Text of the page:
A few days back Neil DeGrasse Tyson, the most beloved science educator of our time, said some unfortunate things about philosophy. My first inclination was to try to see his point, since I’m a big fan, and also I’m not at all opposed to critiquing philosophy – especially academic philosophy. But, he wasn’t just critiquing the discipline as an institution, he was actively discouraging people doing philosophical activity. He’s not the first thinker to do this, but let’s be honest – Wittgenstein did it better.
Here’s what Tyson has to say on the matter, as analyzed by Damon Linker at The Week:
But now it’s been definitively demonstrated by a recent interview in which Tyson sweepingly dismisses the entire history of philosophy. Actually, he doesn’t just dismiss it. He goes much further — to argue that undergraduates should actively avoid studying philosophy at all. Because, apparently, asking too many questions “can really mess you up.”
Yes, he really did say that. Go ahead, listen for yourself, beginning at 20:19 — and behold the spectacle of an otherwise intelligent man and gifted teacher sounding every bit as anti-intellectual as a corporate middle manager or used-car salesman. He proudly proclaims his irritation with “asking deep questions” that lead to a “pointless delay in your progress” in tackling “this whole big world of unknowns out there.” When a scientist encounters someone inclined to think philosophically, his response should be to say, “I’m moving on, I’m leaving you behind, and you can’t even cross the street because you’re distracted by deep questions you’ve asked of yourself. I don’t have time for that.”
I get that it’s good to be pragmatic and look where you’re going. On the other hand, we wouldn’t have astronomy or astrophysics if there weren’t people with their heads in the clouds, too busy looking up at the stars to look where they were going.
Take, for example, Thales, a pre-Socratic philosopher who was bold enough to reject the practical mentality of his time and look for answers to what seemed like unsolvable questions without relying on mythology. He was an astronomer who could predict an eclipse, and who could explain the solstice. He was the first to look for naturalistic answers, to develop rational mathematics, and yes, to get so lost in the stars that – as the legend goes – he didn’t see where he was stepping, and fell into a well.
Thales, the Greek father of scientific thinking, and a lover of philosophical questions, was too distracted by deep questions he’d asked of himself to cross the street. Scientific thinking exists because Thales had time for that, just like calculus exists because Leibniz had time for that, and the theory of relativity exists because Einstein had time for that. Newton had time for fussing with the definitions of words like “force”, “motion”, and “velocity” even though his peers only wanted to know why the planets orbited in an ellipse. But you can’t get to the idea without clear definitions of words and symbols.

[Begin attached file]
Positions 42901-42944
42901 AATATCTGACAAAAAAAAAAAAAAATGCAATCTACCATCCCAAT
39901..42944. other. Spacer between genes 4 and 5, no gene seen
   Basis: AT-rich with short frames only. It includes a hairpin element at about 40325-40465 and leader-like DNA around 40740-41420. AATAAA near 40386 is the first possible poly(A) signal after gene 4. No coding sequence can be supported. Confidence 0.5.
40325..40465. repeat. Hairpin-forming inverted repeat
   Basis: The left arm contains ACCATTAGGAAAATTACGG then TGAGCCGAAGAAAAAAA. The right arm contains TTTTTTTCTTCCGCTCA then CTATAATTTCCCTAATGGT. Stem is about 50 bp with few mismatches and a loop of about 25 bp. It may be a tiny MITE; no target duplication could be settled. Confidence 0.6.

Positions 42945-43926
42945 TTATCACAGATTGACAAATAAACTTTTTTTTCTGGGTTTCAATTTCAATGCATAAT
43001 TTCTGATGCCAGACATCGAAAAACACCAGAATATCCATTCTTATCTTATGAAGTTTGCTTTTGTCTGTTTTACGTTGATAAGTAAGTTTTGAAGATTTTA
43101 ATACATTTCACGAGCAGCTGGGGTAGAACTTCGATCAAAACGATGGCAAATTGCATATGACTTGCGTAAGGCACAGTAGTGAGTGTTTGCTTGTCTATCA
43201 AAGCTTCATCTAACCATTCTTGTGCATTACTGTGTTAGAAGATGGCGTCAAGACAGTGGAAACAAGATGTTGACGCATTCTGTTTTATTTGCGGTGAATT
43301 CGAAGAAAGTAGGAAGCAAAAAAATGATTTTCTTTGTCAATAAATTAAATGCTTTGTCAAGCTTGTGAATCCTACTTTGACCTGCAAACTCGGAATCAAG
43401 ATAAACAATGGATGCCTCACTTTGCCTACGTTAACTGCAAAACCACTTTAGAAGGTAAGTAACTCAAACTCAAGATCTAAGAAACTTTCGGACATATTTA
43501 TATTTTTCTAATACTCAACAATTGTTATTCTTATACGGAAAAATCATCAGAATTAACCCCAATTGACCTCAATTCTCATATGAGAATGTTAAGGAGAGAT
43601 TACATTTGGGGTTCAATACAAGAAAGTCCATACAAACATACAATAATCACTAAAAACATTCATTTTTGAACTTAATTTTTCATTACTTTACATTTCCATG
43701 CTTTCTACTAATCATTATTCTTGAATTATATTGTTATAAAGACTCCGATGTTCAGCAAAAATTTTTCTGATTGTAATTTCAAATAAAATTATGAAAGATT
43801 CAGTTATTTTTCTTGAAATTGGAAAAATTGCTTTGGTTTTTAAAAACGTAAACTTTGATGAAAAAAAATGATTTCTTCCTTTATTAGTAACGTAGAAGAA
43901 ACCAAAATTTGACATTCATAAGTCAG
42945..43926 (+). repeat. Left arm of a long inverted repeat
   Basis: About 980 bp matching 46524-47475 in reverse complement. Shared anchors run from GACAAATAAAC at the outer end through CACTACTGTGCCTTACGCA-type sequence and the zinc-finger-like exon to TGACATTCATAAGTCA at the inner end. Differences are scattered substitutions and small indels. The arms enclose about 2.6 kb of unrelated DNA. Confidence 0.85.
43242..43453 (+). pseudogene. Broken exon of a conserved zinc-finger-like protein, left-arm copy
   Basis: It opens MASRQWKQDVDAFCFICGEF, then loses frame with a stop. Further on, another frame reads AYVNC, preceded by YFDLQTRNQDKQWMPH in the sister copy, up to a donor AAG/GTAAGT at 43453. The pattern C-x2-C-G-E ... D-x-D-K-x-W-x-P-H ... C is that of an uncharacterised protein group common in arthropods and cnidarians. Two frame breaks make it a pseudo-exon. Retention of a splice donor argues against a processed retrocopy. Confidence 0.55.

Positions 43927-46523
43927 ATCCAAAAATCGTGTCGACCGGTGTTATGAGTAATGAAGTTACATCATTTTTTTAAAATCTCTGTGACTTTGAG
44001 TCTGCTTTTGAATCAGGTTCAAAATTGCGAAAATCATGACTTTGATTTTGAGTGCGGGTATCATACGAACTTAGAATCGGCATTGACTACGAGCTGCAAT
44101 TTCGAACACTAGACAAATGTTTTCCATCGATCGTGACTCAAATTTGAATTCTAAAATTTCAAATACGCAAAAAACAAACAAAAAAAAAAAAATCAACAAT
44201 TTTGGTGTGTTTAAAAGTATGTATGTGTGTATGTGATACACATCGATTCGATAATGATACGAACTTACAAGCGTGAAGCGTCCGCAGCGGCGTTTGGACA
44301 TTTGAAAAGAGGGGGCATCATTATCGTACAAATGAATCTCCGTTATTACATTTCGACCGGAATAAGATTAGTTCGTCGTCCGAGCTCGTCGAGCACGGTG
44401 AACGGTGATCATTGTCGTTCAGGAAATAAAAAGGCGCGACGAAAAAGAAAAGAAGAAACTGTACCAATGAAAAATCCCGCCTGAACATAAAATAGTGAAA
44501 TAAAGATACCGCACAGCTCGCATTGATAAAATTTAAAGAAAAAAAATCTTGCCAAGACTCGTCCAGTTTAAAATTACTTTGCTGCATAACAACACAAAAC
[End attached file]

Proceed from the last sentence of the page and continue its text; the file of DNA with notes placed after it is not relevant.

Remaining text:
If you just plug away at science experiments without ever looking up to question your epistemological paradigm, you’ll make a great lab assistant, but you’ll never break out of the limitation of present day knowledge. The problem with Tyson’s comments is that he’s advocating a strategy of moving forward, but has no plan for what to do if he hits a wall. His complaint is that contemporary philosophers haven’t made any contributions to scientific findings, but in making that complaint, he doesn’t seem to realize what philosophy is for – it’s not for answers. It’s for questions.
As Bertrand Russell tells it, our view on what philosophy is supposed to contribute is skewed. Every question starts as a philosophical question, but as soon as we answer it, we develop a new discipline. Answering a philosophical question renders it no longer philosophical, as we’ve seen again and again. Mathematics began as a practice of philosophy, and as soon as it gained traction, it split off into its own discipline. The same happened to music theory, to natural science, to theoretical physics, to psychology, to anthropology, to aesthetics, and more. Each of these disciplines is based on a few starting assumptions that came out of playing with philosophical questions until the pieces fell into place. In times of transition, these disciplines often turn back to philosophical theory for a reassessment of those starting assumptions.
Philosophy remains as a repository for not yet answered questions, and as a place to generate new ones. Perhaps right now we’re in a period of rest, merely guarding metaphysical questions and serving as a landing point for people seeking to question paradigmatic assumptions, but I think that we’re nearing a shift back to needing philosophy to be productive. Science and religion are locked in untenable combat, politics are growing ever more intersectional, people are starting to question the nature of critical thinking in educational models, and quantum mechanics is begging for a radically new engagement with logic and reason. You heard it here first – the time of the metalogician is coming.
Maybe philosophy doesn’t need to be for everyone, but we need to let it be for someone. If we don’t have someone questioning our tacit assumptions about knowledge, reality, and humanity, we’re operating blind and have no recourse to break free of them if it turns out they’re boxing us in. In short, if we want to move forward (whatever that means), we need Thales to get lost in the stars.